(l) The management system is proactive and responds quickly to
changing environmental conditions and market or other socioeconomic
factors and to the concerns of fishery participants.
(m) The management system is periodically reviewed for
effectiveness in achieving sustainability goals and for fairness and
reasonableness in its interaction with people affected by management.

7058. Any fishery management regulation adopted by the commission
shall, to the extent practicable, conform to the policies of Sections
7055 and 7056.

7059. (a) The Legislature finds and declares all of the following:

(1) Successful marine life and fishery management is a
collaborative process that requires a high degree of ongoing
communication and participation of all those involved in the
management process, particularly the commission, the department, and
those who represent the people and resources that will be most
affected by fishery management decisions, especially fishery
participants and other interested parties.
(2) In order to maximize the marine science expertise applied to
the complex issues of marine life and fishery management, the
commission and the department are encouraged to continue to, and to
find creative new ways to, contract with or otherwise effectively
involve Sea Grant staff, marine scientists, economists, collaborative
factfinding process and dispute resolution specialists, and others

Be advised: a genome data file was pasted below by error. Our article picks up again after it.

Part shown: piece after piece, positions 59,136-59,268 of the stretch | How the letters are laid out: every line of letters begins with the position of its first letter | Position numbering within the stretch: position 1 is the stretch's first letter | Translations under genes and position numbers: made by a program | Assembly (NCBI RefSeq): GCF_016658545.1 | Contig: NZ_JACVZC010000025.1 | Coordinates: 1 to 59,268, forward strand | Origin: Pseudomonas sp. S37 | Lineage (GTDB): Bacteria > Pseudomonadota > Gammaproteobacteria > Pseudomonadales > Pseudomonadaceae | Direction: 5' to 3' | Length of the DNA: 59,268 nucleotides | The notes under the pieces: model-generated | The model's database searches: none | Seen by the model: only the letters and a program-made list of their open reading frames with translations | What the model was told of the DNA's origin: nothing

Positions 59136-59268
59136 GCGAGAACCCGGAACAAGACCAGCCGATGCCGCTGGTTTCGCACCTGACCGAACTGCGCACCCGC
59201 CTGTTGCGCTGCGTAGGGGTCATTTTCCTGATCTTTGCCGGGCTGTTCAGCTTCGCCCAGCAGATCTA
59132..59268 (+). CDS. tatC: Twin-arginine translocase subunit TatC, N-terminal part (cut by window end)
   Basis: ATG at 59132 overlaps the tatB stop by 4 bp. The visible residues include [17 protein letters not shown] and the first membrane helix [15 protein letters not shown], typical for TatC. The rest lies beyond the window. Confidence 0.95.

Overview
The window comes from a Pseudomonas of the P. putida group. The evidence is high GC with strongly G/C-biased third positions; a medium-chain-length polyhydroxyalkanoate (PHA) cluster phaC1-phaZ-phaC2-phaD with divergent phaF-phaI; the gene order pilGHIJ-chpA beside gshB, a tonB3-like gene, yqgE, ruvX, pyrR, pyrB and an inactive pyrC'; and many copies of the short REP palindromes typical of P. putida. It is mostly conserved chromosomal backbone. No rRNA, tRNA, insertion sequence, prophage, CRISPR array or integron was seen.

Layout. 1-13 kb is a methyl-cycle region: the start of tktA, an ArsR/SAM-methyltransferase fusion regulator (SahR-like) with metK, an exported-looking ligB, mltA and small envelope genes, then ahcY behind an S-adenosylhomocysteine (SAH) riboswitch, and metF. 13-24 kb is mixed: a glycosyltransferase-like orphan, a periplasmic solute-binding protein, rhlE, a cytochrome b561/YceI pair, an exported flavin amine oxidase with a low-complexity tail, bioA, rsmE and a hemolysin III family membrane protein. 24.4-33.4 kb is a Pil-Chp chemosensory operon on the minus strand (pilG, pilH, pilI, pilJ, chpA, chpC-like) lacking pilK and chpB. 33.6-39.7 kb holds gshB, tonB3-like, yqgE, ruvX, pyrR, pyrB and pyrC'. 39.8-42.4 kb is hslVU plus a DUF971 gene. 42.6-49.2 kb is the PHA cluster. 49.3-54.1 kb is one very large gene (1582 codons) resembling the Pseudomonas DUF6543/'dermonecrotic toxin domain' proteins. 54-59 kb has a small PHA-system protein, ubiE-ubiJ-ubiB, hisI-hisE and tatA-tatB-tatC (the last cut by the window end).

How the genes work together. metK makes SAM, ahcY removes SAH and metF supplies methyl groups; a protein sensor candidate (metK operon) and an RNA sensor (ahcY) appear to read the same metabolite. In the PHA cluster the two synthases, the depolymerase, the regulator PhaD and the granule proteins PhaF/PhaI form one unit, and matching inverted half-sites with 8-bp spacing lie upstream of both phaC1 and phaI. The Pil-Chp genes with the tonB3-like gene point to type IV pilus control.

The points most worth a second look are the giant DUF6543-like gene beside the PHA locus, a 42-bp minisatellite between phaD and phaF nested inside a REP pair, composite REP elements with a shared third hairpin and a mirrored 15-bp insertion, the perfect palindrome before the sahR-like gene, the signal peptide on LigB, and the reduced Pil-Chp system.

with the necessary expertise at colleges, universities, private
institutions, and other agencies.
(3) The benefits of the collaborative process required by this
section apply to most marine life and fishery management activities
including, but not limited to, the development and implementation of
research plans, marine managed area plans, fishery management plans,
and plan amendments, and the preparation of fishery status reports
such as those required by Section 7065.
(4) Because California is a large state with a long coast, and
because travel is time consuming and costly, the involvement of
interested parties shall be facilitated, to the extent practicable,
by conducting meetings and discussions in the areas of the coast and
in ports where those most affected are concentrated.
(b) In order to fulfill the intent of subdivision (a), the
commission and the department shall do all of the following:
(1) Periodically review marine life and fishery management
operations with a view to improving communication, collaboration, and
dispute resolution, seeking advice from interested parties as part
of the review.
(2) Develop a process for the involvement of interested parties
and for factfinding and dispute resolution processes appropriate to
each element in the marine life and fishery management process.
Models to consider include, but are not limited to, the take
reduction teams authorized under the Marine Mammal Protection Act (16
U.S.C. Sec. 1361 et seq.) and the processes that led to improved
management in the California herring, sea urchin, prawn, angel shark,
and white seabass fisheries.
(3) Consider the appropriateness of various forms of fisheries
comanagement, which involves close cooperation between the department
and fishery participants, when developing and implementing fishery
management plans.
(4) When involving fishery participants in the management process,
give particular consideration to the gear used, involvement of sport
or commercial sectors or both sectors, and the areas of the coast
where the fishery is conducted in order to ensure adequate